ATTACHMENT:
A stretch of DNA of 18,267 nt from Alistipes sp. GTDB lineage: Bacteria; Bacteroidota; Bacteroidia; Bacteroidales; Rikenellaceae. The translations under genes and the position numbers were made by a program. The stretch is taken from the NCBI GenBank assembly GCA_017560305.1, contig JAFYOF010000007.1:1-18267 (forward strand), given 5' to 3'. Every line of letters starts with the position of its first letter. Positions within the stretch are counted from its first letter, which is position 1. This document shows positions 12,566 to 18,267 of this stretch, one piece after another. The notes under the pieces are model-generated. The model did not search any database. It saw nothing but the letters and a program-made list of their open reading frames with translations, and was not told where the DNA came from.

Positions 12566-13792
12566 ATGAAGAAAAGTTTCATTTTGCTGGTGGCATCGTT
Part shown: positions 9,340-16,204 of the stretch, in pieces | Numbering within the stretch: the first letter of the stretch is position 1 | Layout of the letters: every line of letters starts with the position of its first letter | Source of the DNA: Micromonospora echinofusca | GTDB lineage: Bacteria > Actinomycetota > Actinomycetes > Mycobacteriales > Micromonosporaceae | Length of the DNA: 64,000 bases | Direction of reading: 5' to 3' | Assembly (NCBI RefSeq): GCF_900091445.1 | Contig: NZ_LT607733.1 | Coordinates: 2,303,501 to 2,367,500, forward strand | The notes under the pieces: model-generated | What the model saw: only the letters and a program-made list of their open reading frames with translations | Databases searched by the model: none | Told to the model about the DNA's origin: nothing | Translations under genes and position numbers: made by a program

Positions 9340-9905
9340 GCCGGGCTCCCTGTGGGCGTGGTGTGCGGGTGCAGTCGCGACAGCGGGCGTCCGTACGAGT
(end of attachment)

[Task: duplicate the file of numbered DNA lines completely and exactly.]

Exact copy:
A stretch of DNA of 18,267 nt from Alistipes sp. GTDB lineage: Bacteria; Bacteroidota; Bacteroidia; Bacteroidales; Rikenellaceae. The translations under genes and the position numbers were made by a program. The stretch is taken from the NCBI GenBank assembly GCA_017560305.1, contig JAFYOF010000007.1:1-18267 (forward strand), given 5' to 3'. Every line of letters starts with the position of its first letter. Positions within the stretch are counted from its first letter, which is position 1. This document shows positions 12,566 to 18,267 of this stretch, one piece after another. The notes under the pieces are model-generated. The model did not search any database. It saw nothing but the letters and a program-made list of their open reading frames with translations, and was not told where the DNA came from.

Positions 12566-13792
12566 ATGAAGAAAAGTTTCATTTTGCTGGTGGCATCGTT
Part shown: positions 9,340-16,204 of the stretch, in pieces | Numbering within the stretch: the first letter of the stretch is position 1 | Layout of the letters: every line of letters starts with the position of its first letter | Source of the DNA: Micromonospora echinofusca | GTDB lineage: Bacteria > Actinomycetota > Actinomycetes > Mycobacteriales > Micromonosporaceae | Length of the DNA: 64,000 bases | Direction of reading: 5' to 3' | Assembly (NCBI RefSeq): GCF_900091445.1 | Contig: NZ_LT607733.1 | Coordinates: 2,303,501 to 2,367,500, forward strand | The notes under the pieces: model-generated | What the model saw: only the letters and a program-made list of their open reading frames with translations | Databases searched by the model: none | Told to the model about the DNA's origin: nothing | Translations under genes and position numbers: made by a program

Positions 9340-9905
9340 GCCGGGCTCCCTGTGGGCGTGGTGTGCGGGTGCAGTCGCGACAGCGGGCGTCCGTACGAGT